Arguably, horror movies are one of the best movie genres. Although horror films are terrifying, and some are even gross, these movies top the box office most of the time. 

Most horror movies make you consider death and make you worry about your life. Nonetheless, for many of us, watching them is a blast — the ideal way to spend your time. 

The horror genre has given birth to many successful franchises. The Conjuring Universe, Friday the 13th, Scream, Halloween, and A Nightmare on Elm Street are notable horror movie franchises. 

However, the one franchise that promises to scare you is Child's Play. The films mostly follow Chucky, a legendary serial murderer who regularly avoids death by executing a voodoo ceremony in which his soul is transferred into a 'Good Guys' doll.

To date, eight movies, a TV show, comic books, video games, and tie-in items have all resulted from the film. The upcoming TV series named Chucky is a follow-up to Cult of Chucky, the franchise's seventh installment.

It will air on Syfy and USA Network on October 12, 2021. Ever since the news of this TV show surfaced, there is one prominent question asked — is Chucky based on a true story? 

Well, it is not precisely based on a true story but is inspired by a real-life haunted doll. 

True Story Behind Chucky the Doll

What can be worse than a beloved children's doll following you with a knife, dedicated to killing you? Short answer - a real-life possessed doll who is hell-bent on hurting you. 

The answer to this nightmare is Robert the Doll, and his story is a thousand times more terrifying than Child's Play's Chucky. But, unfortunately, there are two 'true' tales of Robert the Doll, and nobody knows which one is true. 

Regardless of all the myths, it involves a young boy named Robert Otto, aka Gene. One of the most prevalent tales is that a dissatisfied servant gave the doll to Gene in the early 1900s. 

However, the actual story is believed to be when Gene's grandparents gave him the doll after coming back from Germany. But this does not make the story less creepy. 

Robert the Doll is one of a kind. It was produced by the German Steiff Company and is 40 inches tall. It is stuffed with excelsior, a type of wood wool, and is clothed in a sailor costume with painted features.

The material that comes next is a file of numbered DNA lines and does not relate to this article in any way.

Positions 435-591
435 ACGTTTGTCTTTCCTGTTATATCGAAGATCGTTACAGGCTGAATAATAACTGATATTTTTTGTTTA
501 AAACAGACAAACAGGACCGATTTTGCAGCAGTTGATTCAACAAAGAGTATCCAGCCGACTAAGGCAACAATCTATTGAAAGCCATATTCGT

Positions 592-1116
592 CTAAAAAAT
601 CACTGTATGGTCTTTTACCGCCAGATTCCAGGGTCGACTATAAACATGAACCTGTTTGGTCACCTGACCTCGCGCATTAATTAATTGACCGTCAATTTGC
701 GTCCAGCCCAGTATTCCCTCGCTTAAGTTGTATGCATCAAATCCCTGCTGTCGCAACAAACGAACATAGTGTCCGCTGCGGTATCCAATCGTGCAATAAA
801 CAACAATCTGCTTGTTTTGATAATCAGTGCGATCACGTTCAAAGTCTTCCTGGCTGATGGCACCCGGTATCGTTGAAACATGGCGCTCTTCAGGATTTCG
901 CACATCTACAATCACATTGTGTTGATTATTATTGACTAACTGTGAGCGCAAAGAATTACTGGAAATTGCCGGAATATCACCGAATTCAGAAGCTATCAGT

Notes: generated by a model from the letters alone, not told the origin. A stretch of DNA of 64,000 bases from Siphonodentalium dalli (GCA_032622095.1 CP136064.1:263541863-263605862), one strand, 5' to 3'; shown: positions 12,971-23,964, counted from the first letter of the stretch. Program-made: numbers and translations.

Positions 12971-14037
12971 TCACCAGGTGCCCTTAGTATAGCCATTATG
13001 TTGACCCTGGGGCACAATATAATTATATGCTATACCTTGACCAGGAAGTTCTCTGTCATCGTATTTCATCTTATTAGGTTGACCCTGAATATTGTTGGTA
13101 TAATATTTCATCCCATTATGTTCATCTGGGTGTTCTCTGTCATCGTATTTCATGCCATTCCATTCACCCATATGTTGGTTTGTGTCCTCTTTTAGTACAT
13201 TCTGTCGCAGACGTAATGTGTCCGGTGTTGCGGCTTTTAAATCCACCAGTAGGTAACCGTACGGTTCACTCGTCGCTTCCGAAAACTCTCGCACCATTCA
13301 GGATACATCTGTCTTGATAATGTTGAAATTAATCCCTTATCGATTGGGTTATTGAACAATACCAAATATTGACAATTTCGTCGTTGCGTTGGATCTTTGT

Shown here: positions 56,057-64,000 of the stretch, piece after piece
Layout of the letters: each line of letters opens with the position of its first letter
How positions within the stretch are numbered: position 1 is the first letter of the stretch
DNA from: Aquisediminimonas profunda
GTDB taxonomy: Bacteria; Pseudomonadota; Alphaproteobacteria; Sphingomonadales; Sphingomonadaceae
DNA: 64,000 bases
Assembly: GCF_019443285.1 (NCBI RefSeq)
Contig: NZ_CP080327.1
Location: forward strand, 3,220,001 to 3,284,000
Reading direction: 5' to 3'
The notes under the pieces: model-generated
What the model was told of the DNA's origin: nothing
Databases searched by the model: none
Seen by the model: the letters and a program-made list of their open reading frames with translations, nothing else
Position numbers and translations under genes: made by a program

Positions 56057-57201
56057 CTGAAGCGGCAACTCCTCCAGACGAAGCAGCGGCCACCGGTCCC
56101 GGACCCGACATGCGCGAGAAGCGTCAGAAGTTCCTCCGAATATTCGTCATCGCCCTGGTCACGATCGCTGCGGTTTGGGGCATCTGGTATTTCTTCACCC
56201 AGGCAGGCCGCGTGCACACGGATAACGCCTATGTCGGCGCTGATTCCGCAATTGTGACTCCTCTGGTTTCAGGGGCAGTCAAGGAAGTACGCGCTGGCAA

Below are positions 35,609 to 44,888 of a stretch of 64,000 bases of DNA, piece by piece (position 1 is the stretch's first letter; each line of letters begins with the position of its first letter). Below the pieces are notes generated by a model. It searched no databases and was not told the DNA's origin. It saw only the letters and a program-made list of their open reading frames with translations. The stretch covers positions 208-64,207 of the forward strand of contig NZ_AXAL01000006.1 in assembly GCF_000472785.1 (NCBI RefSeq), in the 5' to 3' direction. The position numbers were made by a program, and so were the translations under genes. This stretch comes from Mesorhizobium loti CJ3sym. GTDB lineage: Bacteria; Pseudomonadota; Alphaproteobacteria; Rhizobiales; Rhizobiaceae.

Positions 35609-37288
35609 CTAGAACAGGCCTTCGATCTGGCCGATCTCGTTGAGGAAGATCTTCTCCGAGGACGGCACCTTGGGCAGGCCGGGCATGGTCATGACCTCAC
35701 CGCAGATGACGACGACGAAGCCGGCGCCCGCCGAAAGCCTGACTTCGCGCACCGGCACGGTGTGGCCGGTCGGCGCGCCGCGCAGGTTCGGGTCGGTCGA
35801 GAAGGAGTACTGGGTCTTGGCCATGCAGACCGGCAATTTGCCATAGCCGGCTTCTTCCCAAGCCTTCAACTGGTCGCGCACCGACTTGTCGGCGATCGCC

His unique stature suggests he was created in the likeness of his owner, Gene. The doll was called Robert after Gene decided to name it after himself. Unfortunately, Gene was too attached to the doll, and things took a creepy turn. 

If anything was out of the ordinary in the Otto household, Gene blamed the doll. Many supernatural occurrences were occurring in their house as well. 

Unfamiliar voices and giggling coming from Gene's bedroom, someone running at night, and Gene blaming everything on Robert took a toll on his family. In addition, many employees were forced to quit because of inexplicable happenings.

The Otto family struggled as word of the "haunted" doll spread, and people were too afraid to come to their house. Despite this, Gene was adamant about keeping his friend, so the doll stayed in the house.

Gene inherited the house after his parents died, and he even gave Robert his room. The doll was hidden up in a trunk and placed in the attic after Gene died in 1974.

In 1974, a woman named Myrtle Reuter bought the Otto house. When she moved to Von Phister Street six years later, she became Robert's companion and maintained him.

Robert was presented to the Martello Gallery-Key West Art and Historical Museum in 1994 after she claimed he was haunted and moved around her house on his own. Robert the Doll is presently on exhibit behind a layer of safety glass in the museum.

He's a well-known figure who has drawn tourists from all around the world. Visitors to the museum frequently tell scary stories of Robert haunting them, and the mystique lives on even after a century.